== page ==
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Murder by Matchlight: E.C.R. Lorac (1945)

Murder by Matchlight from E.C.R. Lorac (real name Edith Caroline Rivett 1884-1959) takes place during the London Blitz and features the author’s series detective Chief Inspector Robert Macdonald. For both setting and plot development, the author capitalises on the Blitz–not only for the bombing but also for the massive human displacement which occurred. At 160 pages, this is a mystery from the Golden Age of Detective Fiction that starts with a murder which occurs almost immediately. Although marred by coincidence, it’s clear from the cast of characters that the author had a lively sense of humour and a strong interest in human nature.

The novel begins on a dark night in London. It’s during the blackout and thirty-year-old Bruce Mallaig, suffering a disappointment, lingers in Regents Park. It’s a “moonless night,” but Mallaig is very familiar with the park and deep in thought, he sits on a park bench when he suddenly hears footsteps close by. The newcomer has a torch, and when Mallaig sees the man climb over and then hide under a bridge, he’s aware that something peculiar is afoot. Then another man arrives  & calls out “anyone about?”:

Next he struck a match and lighted a cigarette. Bruce had a momentary glimpse of a thin pale face, rather whimsical, under the shadow of a trilby hat. “That chap’s an Irishman,” said Bruce to himself, remembering the voice he had heard–even those two words gave the brogue away. […] The Irishman finished his cigarette and flung the end away, so that the lighted tip made a tiny glowing arc before it fell into the damp grass beyond. A moment later he lighted another match, and Bruce rubbed his eyes, wondering if he were dazed by the bright splutter of light in the intense darkness. It seemed to him that beyond the small bright circle of matchlight there was another face in the darkness–no body, just a sullen dark face. The Irishman had bent his head, his cupped hands were shielding the match flame, and then he shook it to and fro and the light went out.

A murder occurs and initially, innocent bystander, Mallaig is a suspect. Once Chief Inspector Macdonald is on the scene, however, Mallaig is an observant witness who, handled delicately by Macdonald, proves to be invaluable. The murdered man is indeed Irish but in time Macdonald discovers that the victim was using an assumed name and had a troubled past with Sinn Fein. Since no one seemed to know the victim other than his fellow residents at a third rate boarding house, Macdonald decides to pursue the case there, among the theatrical residents.

murder by matchlightThere’s humour to be found in the characterizations of the various residents: “conjurors and illusionists” Mr and Mrs Ramses, variety actress Rosie Willing, Carringford, an advisor to a film company, hard-as-nails actress Odette Grey, and gregarious housekeeper Mrs Maloney. Through interviews with the residents, Macdonald begins to piece together a picture of the dead man’s life. Initially identified as John Ward, the victim was a shady character, unemployed with possible connections to the black market, a man who believed in “living easy and letting other folks foot the bill.” He relied on his charm and lived by his wits until apparently someone was motivated to commit murder. Mr Ramses is a particularly colourful character as he’s also a ventriloquist. The residents to the police seem to be “Bohemians,” and we see how Macdonald adjusts his interview techniques and encourages people to talk as he wades though the class structure.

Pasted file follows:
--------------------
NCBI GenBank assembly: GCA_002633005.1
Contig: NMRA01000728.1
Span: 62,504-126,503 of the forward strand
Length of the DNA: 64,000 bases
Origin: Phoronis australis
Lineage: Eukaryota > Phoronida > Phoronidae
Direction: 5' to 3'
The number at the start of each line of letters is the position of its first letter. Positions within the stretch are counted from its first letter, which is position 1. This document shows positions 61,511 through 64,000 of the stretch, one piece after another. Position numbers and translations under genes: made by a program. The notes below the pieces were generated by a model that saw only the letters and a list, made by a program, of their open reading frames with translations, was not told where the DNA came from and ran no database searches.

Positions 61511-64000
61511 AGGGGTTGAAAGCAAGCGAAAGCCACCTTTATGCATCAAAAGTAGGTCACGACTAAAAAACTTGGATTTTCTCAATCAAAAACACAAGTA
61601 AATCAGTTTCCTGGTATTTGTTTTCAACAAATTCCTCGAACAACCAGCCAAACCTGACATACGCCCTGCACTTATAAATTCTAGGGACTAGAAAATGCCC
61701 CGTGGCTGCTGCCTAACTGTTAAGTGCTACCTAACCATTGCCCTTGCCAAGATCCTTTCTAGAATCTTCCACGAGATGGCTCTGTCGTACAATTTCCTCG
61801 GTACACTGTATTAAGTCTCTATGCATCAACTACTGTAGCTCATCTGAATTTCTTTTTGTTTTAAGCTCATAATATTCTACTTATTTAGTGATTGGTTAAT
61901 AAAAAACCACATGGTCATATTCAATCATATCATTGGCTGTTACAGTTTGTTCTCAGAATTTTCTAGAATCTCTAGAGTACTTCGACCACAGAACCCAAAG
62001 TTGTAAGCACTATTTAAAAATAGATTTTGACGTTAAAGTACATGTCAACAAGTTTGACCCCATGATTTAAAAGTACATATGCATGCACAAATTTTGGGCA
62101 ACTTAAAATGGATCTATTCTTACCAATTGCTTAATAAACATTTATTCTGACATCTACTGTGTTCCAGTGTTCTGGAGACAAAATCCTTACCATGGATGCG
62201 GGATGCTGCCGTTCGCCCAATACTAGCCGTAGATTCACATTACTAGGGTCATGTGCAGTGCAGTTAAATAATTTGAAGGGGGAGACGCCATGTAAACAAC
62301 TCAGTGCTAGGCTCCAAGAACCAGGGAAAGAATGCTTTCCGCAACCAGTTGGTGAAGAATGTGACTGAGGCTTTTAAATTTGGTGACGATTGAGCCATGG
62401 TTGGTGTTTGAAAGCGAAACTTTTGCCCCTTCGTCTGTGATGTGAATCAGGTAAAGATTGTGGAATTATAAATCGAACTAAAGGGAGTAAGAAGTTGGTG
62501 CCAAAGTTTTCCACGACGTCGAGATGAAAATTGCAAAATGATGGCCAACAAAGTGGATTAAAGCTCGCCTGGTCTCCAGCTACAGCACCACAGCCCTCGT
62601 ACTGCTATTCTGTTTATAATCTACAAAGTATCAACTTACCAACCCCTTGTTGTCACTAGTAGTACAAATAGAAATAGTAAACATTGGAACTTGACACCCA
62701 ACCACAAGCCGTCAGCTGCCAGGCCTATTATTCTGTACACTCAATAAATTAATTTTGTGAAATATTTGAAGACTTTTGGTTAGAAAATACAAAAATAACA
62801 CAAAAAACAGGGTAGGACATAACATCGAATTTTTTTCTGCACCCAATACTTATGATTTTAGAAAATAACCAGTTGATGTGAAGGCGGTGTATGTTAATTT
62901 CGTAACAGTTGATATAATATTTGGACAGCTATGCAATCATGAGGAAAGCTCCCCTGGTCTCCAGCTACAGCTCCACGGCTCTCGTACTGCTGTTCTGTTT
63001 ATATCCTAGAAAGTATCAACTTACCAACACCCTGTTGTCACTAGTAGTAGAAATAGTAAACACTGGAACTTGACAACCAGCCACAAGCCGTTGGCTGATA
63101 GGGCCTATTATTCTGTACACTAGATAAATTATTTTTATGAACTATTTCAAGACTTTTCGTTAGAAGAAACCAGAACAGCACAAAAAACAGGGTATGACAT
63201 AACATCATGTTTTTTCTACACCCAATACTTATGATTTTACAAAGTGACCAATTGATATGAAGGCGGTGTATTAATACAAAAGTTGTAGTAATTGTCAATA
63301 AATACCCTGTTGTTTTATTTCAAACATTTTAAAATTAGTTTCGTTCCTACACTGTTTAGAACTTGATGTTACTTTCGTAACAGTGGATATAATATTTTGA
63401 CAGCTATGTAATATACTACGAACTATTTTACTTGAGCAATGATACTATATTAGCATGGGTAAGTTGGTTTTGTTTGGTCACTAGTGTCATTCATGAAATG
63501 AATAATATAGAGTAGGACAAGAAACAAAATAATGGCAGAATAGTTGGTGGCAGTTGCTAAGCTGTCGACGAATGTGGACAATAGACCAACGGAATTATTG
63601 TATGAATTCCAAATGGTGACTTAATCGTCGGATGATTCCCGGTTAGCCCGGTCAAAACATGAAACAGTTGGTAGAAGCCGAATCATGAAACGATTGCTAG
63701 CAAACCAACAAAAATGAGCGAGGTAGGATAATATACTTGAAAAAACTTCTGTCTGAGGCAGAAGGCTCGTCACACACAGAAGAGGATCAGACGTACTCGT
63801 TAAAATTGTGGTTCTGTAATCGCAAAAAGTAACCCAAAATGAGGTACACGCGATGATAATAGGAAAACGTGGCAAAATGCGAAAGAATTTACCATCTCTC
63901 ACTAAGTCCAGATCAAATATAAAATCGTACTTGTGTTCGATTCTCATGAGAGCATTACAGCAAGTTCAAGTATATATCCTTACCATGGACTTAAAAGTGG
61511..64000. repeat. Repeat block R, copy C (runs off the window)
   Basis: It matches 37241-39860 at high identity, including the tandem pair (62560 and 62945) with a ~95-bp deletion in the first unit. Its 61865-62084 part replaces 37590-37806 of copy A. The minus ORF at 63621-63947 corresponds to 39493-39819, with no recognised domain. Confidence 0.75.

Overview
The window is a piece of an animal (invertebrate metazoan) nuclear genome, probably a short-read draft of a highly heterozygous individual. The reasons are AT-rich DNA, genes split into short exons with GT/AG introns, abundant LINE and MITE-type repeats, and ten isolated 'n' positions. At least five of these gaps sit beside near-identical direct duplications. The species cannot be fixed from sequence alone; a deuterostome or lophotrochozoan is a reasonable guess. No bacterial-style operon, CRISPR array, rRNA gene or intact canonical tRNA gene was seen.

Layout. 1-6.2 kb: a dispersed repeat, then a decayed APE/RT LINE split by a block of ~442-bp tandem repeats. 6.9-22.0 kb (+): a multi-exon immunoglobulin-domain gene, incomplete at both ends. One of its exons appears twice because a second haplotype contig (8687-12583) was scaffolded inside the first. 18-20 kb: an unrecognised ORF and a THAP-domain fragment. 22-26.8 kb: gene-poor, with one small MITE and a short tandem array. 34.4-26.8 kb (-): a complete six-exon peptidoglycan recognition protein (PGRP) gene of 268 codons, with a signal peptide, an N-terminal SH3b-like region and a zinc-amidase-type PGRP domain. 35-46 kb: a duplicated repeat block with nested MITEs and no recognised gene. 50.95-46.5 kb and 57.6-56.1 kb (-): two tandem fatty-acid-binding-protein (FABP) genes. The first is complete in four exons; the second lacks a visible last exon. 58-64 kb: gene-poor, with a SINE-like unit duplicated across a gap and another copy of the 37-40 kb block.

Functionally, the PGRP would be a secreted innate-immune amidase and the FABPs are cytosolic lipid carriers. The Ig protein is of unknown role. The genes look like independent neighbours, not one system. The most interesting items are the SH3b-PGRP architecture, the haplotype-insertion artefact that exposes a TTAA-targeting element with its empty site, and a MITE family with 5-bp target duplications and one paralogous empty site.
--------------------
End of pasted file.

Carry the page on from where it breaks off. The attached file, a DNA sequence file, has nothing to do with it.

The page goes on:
the door was opened by a plump highly coloured lady dressed in a puce coloured, wadded silk dressing gown and jade green mules garnished with dispirited ostrich tips. Macdonald had much ado to keep his eyes from studying the intricacies of her hair curling arrangements. for the coils and adjustments and spring-like contrivances reminded him of a dismembered wireless set.

The author capitalizes on war displacement to illustrate how the murder victim could so easily switch identities and apply for a new ration card:

A man turns up from nowhere, possessing nothing: he says he has been bombed out and has lost his home, his family and his entire possessions. It’s happened in so many cases. How many people bother to substantiate the story?

There’s a certain glibness about the crime itself which expands into a complaint about the “Irish problem” in general, so the book reflects the prejudices of the times. The world is not worse off for the death of the victim, and the emphasis is on the various people who knew the dead man–an “able mind gone to seed.” For its tight plot and well-used setting,  Murder by Matchlight is an enjoyable little mystery for those interested in detective fiction from this era.